Salem family physician Dr. Dale Margolis expressed frustration with the recent spate of calls he has received from patients taking Nexium (Esomeprazole), the so-called “Purple Pill”, who have been following instructions in the product’s latest advertising campaign to “call your doctor if you experience persistent diarrhea”.
“Obstinate diarrhea is certainly a potentially serious side effect with Nexium, as well as its generic equivalents”, Margolis confirmed. “But evidently AstraZeneca has launched a new television campaign in which it (persistent diarrhea), along with a litany of other side effects, are described, and they implore patients to call their doctors if they experience any of the symptoms.
“Well, over the past couple of weeks, I’ve literally been receiving five to ten calls per day in which patients are describing, in graphic detail, the characteristics of their stool. I have yet to hear from a patient that had uncorrelated output (unusual stool consistency based on food intake). One would think that a fully-functioning adult would know whether or not they were suffering from diarrhea, but evidently not.
“In an even more revolting development, our recently launched internet ‘Patient Portal’ allows them to attach files. So I have had a few patients who have been photographing the results of each days’ bowel movement and uploading them to the site. Thankfully, the email alerts go to my MA (Medical Assistant) Cheryl, so she takes care of most of them and responds without my intervention.”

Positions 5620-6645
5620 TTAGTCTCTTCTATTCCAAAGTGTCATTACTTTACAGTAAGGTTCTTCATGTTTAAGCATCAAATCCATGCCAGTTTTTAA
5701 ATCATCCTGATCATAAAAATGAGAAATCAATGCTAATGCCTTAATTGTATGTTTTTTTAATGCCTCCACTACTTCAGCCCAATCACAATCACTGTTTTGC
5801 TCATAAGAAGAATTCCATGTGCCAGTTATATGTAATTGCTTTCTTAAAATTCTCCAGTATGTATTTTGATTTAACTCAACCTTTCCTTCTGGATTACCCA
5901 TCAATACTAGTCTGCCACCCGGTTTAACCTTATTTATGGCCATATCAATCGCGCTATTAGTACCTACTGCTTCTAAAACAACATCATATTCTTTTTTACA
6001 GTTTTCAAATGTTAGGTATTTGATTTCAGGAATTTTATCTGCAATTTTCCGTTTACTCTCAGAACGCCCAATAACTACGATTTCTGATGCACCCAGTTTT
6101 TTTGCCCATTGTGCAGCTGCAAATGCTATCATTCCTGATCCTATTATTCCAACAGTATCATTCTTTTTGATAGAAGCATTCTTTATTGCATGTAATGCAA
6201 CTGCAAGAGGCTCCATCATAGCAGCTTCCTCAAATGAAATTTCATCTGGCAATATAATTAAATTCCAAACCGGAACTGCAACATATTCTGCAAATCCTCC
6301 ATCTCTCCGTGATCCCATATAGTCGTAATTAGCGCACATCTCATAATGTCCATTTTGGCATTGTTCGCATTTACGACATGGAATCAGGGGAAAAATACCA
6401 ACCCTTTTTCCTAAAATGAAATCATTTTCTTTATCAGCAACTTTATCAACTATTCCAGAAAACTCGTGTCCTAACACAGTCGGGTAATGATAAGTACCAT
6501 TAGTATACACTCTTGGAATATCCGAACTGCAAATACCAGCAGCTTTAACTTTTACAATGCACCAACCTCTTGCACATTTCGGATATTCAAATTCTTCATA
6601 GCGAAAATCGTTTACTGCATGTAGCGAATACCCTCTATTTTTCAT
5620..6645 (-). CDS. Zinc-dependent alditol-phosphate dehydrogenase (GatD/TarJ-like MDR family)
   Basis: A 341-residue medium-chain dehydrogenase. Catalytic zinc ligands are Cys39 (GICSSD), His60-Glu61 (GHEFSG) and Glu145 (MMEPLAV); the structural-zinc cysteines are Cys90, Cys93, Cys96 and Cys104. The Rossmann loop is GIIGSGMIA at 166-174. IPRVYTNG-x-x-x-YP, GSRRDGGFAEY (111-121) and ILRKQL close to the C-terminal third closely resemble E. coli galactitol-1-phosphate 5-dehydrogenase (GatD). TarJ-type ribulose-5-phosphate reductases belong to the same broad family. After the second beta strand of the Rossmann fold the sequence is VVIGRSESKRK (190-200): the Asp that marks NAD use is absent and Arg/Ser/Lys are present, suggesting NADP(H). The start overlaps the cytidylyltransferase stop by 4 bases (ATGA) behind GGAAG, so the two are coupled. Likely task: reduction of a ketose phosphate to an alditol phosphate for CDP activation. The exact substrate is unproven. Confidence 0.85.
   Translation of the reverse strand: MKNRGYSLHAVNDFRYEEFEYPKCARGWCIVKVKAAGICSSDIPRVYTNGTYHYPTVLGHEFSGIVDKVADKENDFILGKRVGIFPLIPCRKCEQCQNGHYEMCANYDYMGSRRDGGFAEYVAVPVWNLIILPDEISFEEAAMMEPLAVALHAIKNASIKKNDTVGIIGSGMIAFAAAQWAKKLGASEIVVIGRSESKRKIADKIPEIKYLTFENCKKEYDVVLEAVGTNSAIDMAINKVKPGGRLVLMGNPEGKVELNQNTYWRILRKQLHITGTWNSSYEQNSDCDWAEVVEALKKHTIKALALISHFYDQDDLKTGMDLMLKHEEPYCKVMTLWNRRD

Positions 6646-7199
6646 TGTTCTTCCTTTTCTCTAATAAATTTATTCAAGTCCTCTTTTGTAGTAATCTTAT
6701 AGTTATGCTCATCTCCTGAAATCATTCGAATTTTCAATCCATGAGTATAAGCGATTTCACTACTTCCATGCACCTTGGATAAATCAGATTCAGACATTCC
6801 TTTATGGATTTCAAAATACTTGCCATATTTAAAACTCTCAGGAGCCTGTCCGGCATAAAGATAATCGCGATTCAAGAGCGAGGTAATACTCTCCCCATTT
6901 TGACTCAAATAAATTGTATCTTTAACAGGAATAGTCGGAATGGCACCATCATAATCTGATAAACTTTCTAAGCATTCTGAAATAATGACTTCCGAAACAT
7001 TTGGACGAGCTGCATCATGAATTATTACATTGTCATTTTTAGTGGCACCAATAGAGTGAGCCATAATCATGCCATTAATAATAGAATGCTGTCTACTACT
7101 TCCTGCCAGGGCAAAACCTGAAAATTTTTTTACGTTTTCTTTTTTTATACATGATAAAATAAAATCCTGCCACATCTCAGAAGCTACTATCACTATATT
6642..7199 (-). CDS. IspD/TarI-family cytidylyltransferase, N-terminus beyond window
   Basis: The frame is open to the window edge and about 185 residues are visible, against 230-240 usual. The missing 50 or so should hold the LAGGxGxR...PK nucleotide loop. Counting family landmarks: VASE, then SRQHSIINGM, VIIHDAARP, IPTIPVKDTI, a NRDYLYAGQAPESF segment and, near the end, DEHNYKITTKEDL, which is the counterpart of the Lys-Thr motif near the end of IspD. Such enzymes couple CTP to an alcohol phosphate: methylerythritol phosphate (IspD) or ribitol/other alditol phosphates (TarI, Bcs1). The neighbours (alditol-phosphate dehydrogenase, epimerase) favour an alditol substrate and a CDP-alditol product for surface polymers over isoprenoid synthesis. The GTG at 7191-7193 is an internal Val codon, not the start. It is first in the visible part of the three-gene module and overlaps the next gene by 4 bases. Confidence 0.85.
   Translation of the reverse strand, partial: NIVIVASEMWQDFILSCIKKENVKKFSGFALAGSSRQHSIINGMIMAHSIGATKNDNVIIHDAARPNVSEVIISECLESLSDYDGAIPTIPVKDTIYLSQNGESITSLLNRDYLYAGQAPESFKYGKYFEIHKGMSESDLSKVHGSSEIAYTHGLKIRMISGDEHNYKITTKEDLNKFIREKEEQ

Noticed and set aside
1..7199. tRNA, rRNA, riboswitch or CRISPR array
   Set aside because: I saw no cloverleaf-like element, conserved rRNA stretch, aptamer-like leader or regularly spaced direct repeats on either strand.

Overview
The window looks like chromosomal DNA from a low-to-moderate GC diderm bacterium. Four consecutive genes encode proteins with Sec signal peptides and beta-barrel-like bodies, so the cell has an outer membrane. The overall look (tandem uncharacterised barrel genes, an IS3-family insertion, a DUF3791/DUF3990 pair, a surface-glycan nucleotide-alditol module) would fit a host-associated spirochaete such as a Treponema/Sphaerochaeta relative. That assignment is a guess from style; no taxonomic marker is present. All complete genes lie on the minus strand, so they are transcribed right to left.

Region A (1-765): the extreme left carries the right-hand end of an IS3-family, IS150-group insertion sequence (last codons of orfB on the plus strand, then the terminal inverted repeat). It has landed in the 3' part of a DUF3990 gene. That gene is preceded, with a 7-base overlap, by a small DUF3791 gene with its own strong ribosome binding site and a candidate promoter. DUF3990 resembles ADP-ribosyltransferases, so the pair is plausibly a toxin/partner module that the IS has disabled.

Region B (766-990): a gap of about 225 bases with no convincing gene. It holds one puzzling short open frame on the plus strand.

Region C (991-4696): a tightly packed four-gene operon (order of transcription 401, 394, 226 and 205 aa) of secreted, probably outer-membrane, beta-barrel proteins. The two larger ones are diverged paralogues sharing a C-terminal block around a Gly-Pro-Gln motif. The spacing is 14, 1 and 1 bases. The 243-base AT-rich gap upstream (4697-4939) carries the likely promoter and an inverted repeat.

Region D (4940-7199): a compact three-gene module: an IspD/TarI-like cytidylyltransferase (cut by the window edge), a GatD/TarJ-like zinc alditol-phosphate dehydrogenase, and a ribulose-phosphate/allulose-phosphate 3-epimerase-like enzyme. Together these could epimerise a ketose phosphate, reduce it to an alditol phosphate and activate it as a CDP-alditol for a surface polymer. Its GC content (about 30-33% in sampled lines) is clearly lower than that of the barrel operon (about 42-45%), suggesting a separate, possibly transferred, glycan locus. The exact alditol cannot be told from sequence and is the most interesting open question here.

Margolis’ frustration primarily centers on the fact that simple lifestyle changes related to diet and exercise would ameliorate symptoms and the need for medication in the vast majority of cases he treats, but he has been unable to convince many patients to attempt even the most basic behavioral modifications. Additionally, he expressed concern that the time spent to process the calls or emails is not easily billable to insurance or directly to patients.
“In most of these cases, I have to just eat the costs, because the insurance companies would fight these ‘consultations’, and it would alienate my patients if I started billing them for each call we take or ‘pile picture’ that we look at. But if the contact keeps up at this rate, I will have to take drastic steps, and then the excreta will really hit the flabellum.”